Business·Analysis

Oilpatch showing signs of life after string of deals

Renewed interest from investors is spurring optimism in the oilpatch and helping at least one Calgary oil company pull itself from the brink of bankruptcy.

Recession isn't over in the energy sector, but the mood is changing

Nobody is ready to say the recession is over in the energy sector, but there are a few bright spots. (Paul Haavardsrud/CBC)

Renewed interest from investors is spurring optimism in the oilpatch and helping at least one Calgary oil company pull itself from the brink of bankruptcy.

A few weeks ago, Penn West warned it may default on its debt. 

We got multiple bids for all the assets.- Drew Ross, Scotia Waterous

The Calgary-based oil company was struggling to turn a profit. Its production was dropping, its shares were falling, and its long-term debt was nearly four times higher than its worth on the Toronto Stock Exchange.

No wonder some people were starting to write off the company.

A sale of oil-producing assets in Saskatchewan last week for nearly $1 billion has seemingly turned Penn West around.

"With this transaction they skate through a lot of that," said Drew Ross with Scotia Waterous. "They are able to sell a meaningful part of their company for a very substantial value so they can effectively pay off a lot of their debt with this."

The sale is a lifeline for Penn West. The stock price is up, analysts are excited and, most importantly, the company's debt is dramatically reduced.

Optimism returns

More broadly, it's the latest example of renewed optimism by investors about Canada's oil and gas outlook. The mood has improved since the beginning of the year, coinciding with the increased price of oil.

"When [oil] was at $25 in January, things were looking very bleak. Now at close to $50, with a 76-cent Canadian dollar, people know they can survive. So people running these companies are feeling a lot better about the environment and are more confident to transact," said Ross.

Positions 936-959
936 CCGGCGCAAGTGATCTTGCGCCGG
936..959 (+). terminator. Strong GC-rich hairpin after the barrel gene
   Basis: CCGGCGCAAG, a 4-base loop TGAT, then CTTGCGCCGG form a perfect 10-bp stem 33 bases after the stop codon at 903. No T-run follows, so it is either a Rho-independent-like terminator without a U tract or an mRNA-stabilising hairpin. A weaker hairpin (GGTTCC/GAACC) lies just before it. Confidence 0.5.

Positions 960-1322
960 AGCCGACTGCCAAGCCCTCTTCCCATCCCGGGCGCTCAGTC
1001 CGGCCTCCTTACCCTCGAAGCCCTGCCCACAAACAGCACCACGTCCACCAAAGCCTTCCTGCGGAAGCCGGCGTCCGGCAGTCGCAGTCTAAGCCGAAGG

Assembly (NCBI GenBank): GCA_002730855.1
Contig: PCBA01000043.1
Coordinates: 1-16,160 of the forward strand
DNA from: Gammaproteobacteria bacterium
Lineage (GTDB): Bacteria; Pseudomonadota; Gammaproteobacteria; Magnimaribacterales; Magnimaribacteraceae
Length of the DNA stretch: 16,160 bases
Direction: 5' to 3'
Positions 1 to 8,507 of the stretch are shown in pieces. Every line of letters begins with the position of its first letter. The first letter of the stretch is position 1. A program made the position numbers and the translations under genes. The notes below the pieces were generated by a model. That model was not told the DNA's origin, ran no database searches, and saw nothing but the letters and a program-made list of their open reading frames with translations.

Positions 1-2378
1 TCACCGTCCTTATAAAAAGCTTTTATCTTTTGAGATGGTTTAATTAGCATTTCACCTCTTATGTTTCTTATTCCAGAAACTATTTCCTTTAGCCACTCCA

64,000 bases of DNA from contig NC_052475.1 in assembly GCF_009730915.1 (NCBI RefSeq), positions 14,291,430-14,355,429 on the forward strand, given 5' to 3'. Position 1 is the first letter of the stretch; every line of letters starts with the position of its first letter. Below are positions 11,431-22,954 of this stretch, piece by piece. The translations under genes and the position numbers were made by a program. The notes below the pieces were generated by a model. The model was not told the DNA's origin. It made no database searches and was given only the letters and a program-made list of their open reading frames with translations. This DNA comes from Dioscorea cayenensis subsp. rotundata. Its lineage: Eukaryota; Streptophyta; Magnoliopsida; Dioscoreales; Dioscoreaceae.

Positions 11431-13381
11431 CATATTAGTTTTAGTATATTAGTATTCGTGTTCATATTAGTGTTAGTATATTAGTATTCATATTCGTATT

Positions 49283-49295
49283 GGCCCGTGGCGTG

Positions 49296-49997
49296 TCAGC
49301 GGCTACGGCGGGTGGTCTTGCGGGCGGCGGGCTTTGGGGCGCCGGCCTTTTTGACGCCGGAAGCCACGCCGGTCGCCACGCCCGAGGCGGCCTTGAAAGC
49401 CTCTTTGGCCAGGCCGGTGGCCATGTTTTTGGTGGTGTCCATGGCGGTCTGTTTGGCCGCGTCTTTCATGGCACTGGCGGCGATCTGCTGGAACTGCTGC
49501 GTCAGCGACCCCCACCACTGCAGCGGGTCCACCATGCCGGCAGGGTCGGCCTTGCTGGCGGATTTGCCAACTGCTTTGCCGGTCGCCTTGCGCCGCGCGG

Suncor just raised $2.5 billion last week through a share issue. Ross said his firm also had good results selling properties for Husky Energy.

"There was strong interest for the company's Saskatchewan assets," he said. "We got multiple bids for all the assets."
Nicole Leonard, with Platts Analytics Consulting, says Canada is an attractive market for oil investors. (Kyle Bakx/CBC)

Consulting firm Platts said Canada is an attractive market, especially with the heavy oil production from the oilsands.

"Globally, heavy crude production is declining. In Canada, it's growing," said Nicole Leonard, with Platts Analytics Consulting. "Canada has the opportunity to displace some of the lost volumes from Venezuela, Colombia and Ecuador."

What it means

Renewed investor confidence will improve the fortunes of many companies, but not all.

There are essentially three tiers of oil and gas companies, beginning with those players with good balance sheets. They are usually the larger companies and have the financial flexibility to raise money, like Suncor's share issue, to improve their finances or use the cash to fund acquisitions.

The bottom group of companies are those too leveraged and at risk of entering bankruptcy protection, if they are not there already. At this point, an oil price rally alone may not save them.

In the middle are the players who are struggling during the oil downturn. They have some leverage and balance sheet problems and are trying to become more efficient. In the case of Penn West, optimistic investors have improved the company's fortunes. 
Continued growth of bitumen production is expected in the oilsands.

Teine Energy bought the Penn West assets, with backing from the Canadian Pension Plan Investment Board.

"Natural resources is a sector we've been investing in for a number of years," said a pension board spokesperson. "We look at investments through a long-term lens, and do not make investment decisions based on short-term market events alone."

Limited rally

While optimism has returned to the oilpatch, there is caution about whether the situation will improve much further. Oil prices are stuck around $50 US a barrel and, according to the International Energy Agency, they are unlikely to rise much further because supply and past inventories remain high.

Further asset sales, mergers and other transactions are expected in the oilpatch, as companies continue to navigate the downturn.

"People are feeling better," said Ross. "That being said, the banks are tightening their credit, which is really impacting the smaller junior producers. That is not going to change."

About the Author

Kyle Bakx

Reporter

Kyle Bakx is a Calgary-based journalist with CBC's network business unit. He's covered stories across the country and internationally.

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